Take the ordinary disjoint union, and then add a new _|_ element,
distinct from both existing copies of _|_ (which are still distinct
from each other).

Now why is that not the category-theoretic coproduct?
h . Left = f and h . Right = g both for _|_ and for finite
elements of the types. And it looks universal to me.

Yeah, but there could be more functions from Either X Y to Z than pairs of functions from X to Z and from Y to Z.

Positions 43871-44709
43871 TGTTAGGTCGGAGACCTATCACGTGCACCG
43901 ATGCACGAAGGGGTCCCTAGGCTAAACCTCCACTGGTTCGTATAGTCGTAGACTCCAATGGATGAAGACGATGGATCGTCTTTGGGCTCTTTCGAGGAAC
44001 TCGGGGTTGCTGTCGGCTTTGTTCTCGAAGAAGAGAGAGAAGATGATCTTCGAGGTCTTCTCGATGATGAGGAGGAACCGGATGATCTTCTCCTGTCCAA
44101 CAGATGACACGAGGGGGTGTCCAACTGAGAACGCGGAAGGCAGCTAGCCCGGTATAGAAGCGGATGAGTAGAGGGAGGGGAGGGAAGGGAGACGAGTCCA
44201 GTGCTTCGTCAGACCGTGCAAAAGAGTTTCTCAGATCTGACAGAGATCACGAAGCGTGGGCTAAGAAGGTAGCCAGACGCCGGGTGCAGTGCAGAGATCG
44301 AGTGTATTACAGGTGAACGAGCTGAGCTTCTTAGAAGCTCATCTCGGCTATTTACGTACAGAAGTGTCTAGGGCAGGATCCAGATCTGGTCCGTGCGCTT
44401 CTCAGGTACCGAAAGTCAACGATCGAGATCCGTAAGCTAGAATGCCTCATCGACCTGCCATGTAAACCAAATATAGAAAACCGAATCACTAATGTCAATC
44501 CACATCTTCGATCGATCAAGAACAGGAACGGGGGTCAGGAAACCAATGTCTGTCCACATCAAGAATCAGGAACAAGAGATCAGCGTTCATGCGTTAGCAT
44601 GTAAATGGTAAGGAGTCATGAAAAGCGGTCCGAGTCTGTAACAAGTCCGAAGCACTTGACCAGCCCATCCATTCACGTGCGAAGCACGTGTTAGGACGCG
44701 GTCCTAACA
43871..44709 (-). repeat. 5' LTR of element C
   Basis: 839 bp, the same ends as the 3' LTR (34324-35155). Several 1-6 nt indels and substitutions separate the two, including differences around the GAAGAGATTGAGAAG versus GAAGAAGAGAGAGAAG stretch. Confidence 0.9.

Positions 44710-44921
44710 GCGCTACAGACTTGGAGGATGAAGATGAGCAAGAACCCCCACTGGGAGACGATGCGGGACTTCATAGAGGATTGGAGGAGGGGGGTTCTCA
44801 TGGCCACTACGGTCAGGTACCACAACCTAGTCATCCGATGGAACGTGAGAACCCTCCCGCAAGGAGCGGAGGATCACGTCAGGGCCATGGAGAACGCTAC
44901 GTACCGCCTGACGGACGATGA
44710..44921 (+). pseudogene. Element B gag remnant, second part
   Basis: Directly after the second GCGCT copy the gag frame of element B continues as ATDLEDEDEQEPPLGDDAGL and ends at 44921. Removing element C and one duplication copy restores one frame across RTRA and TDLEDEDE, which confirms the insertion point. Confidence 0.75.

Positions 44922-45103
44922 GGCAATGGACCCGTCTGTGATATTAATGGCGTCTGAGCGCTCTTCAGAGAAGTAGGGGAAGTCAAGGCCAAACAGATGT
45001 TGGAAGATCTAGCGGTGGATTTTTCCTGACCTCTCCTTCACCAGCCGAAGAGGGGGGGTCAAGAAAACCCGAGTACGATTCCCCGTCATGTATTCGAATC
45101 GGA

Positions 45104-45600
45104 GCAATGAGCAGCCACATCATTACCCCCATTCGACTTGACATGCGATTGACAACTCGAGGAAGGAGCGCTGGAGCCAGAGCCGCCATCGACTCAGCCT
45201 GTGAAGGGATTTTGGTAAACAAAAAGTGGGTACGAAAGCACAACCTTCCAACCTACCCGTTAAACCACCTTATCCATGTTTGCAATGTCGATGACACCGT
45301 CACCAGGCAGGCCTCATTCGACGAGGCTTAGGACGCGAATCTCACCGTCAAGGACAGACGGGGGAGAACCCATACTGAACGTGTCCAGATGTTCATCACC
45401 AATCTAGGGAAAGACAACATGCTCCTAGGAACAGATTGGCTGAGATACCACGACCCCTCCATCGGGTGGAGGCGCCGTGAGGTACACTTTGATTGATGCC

For example, if z :: Z, then you have two functions h1 and h2 such that h1 . Left = const z and h1 . Right = const z and the same holds for h2. Namely,

h1 = const z

h2 = either (const z) (const z)

This functions are different : h1 (_|_) = z while h2 (_|_) = (_|_). And if Either X Y was a category-theoretic coproduct, then the function from Either X Y to Z would be UNIQUELY determined by it's restrictions to X and Y.
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